5 things you need to know in Australian tech today

Sponsored by Barangaroo. Innovation is undoubtedly at the core of business success. Discover why some of Australia’s leading brands are locating themselves in one of the worlds most advanced and sustainable business precincts.
The end is nigh…. Photo: Pokemon/ IMDb.

1. The Internet of Things kicked off in Sydney in a big way today. A collaboration between local IoT integrator startup Meshed and the University of Technology Sydney (UTS) means there’s now a public access open data network that’s free for everyone to use within a 5km radius of uni’s Ultimo campus.

The low power, long range wide area network (LPWAN) is based on Amsterdam’s “The Things Network” project. It’s designed to support low power (battery/solar), long range smart sensor devices and will allow anyone within range to connect their device to the internet for free, without needing traditional wireless technologies such as Wi-Fi or bluetooth.

Dr Stuart White from UTS’s Institute of Sustainable Futures sees it as a great opportunity to measure the health of the city and things like energy and water use.

“This project has enormous scope for the future. There’ll be the opportunity for new innovation, new technology, new startups,” he said.

Read all about it here.

2. Ninten-going down. It came, it conquered, it drove up Nintendo’s share price, but already the halo effect from Pokémon GO is fading for investors in the Japanese games company, with its share price down 7.9% to 29,260 Yen on the Tokyo Exchange this morning. It still has a way to go, having initially doubled in value since Pokémon GO’s July 6 launch to $US42 billion.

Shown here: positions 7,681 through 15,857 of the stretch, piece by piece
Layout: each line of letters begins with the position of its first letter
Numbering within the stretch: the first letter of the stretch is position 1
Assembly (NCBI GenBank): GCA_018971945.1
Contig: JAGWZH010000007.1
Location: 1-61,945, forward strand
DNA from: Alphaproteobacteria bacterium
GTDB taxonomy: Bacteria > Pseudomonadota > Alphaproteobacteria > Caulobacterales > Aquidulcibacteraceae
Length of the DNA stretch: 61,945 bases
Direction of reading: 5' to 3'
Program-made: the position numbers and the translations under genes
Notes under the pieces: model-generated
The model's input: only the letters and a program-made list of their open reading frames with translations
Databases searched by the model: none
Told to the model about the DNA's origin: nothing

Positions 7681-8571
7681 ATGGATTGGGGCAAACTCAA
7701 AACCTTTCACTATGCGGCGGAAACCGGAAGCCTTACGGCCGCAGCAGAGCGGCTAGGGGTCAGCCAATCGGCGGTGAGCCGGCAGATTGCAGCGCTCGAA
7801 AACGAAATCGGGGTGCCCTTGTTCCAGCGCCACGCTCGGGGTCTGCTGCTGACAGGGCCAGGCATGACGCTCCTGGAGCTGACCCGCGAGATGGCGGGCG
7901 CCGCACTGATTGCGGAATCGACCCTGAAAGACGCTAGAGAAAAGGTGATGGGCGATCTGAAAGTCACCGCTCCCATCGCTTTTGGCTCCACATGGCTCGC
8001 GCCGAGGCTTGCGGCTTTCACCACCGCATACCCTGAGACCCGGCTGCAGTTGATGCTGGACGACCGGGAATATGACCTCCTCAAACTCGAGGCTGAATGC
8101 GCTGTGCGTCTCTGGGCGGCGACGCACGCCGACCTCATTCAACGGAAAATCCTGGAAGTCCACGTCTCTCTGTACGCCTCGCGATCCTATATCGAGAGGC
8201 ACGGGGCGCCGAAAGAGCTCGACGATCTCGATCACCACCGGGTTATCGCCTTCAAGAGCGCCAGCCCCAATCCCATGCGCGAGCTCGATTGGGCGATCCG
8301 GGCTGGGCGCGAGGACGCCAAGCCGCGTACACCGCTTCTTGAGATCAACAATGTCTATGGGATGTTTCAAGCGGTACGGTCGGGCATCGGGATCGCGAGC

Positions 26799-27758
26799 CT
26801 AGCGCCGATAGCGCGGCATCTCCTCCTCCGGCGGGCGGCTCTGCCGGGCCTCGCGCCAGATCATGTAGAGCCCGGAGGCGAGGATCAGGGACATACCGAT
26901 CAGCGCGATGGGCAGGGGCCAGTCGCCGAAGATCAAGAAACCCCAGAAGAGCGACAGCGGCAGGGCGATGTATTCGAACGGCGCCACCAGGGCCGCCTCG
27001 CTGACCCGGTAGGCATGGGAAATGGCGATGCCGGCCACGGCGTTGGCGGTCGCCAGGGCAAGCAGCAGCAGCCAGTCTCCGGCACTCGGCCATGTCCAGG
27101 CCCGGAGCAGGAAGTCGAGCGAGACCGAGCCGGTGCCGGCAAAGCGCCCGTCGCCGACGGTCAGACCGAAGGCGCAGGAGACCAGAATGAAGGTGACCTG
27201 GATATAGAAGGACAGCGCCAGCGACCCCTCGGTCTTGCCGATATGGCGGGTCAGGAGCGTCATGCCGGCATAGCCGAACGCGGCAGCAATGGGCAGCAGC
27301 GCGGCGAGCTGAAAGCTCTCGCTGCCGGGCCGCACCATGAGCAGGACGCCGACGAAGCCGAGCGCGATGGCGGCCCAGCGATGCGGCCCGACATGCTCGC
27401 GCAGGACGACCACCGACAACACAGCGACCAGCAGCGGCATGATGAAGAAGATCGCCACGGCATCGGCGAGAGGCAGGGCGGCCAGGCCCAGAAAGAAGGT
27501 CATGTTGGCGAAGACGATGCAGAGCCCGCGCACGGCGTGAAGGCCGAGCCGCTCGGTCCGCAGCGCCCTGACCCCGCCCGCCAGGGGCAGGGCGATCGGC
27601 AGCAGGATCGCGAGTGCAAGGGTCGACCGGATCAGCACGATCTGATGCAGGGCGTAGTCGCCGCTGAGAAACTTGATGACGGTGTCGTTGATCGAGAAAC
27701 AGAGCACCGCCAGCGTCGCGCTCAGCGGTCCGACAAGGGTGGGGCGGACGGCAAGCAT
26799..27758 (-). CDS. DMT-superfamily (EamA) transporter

Meanwhile, David Glance, director of University of Western Australia’s Centre for Software Practice has been crunching the numbers on the game and reckons it’s already on the downward spiral, pointing out that there’s an established pattern for all games and Candy Crush still has users who spend more time playing it than Pokémon Go.

His essay on the restoration of the world’s nature order is here.

3. An energy industry disruptor listed on the ASX today. BidEnergy (ASX:BID) RTO of Cove Resources puts it on the market with a $7 million kitty from the float. The CEO is former Climate Change Authority chair Stuart Allinson, and their pitch is using data to analyse energy use for companies, then getting Australia’s 20 energy retailers to bid on supplying the businesses via an automated process. Read more about what they’re up to here.

4. A WA pipeline surveyor turned property baron is now a tech entrepreneur. After he got sick of the boxes of receipts and spreadsheets for his investment portfolio, Brenton Tidow decided to build an app to manage it, selling one of his properties to pay for it.

Tidow’s solution is Abakus an app for iPhone and Android on a $5.99 monthly subscription, which tells you how you’re tracking on the portfolio and keeps all the receipts in the cloud for tax time. And it just goes to show anyone with a good idea can become a tech entrepreneur too, although Widow is still busy with his day job, which starts at 5am as he heads out to help lay pipeline for LNG and other projects. The details on his app are here.

5. Embrace the political chaos, says BlueChilli’s boss. Sebastien Eckersley-Maslin, who spoke to BI’s Sarah Kimmorley from San Francisco, says he normally avoids talking about politics because of his military background, but while some are throwing their hands up in the air about a senate with Derryn Hinch, Pauline Hanson and bunch of other independents threatening to make life tough for the Turnbull government, he thinks tech startups thrive under the circumstances.

“It’s a very exciting time to be in Australia because for once we have bi-partisan support on [tech and innovation] that is really going to change the national language and dialogue and move our country forward, and that’s what is important,” he said.

And Eckersley-Maslin has an important message for anyone relying to heavily on the political side of business.

“That fact that we have chaos and turmoil in government is not good. It’s always better to have a stable political climate. But I think any startup or tech company that needs the government to survive is doing it wrong,” he said

The full interview is here.

Have a great day. I’m on Twitter at @simonthomsen

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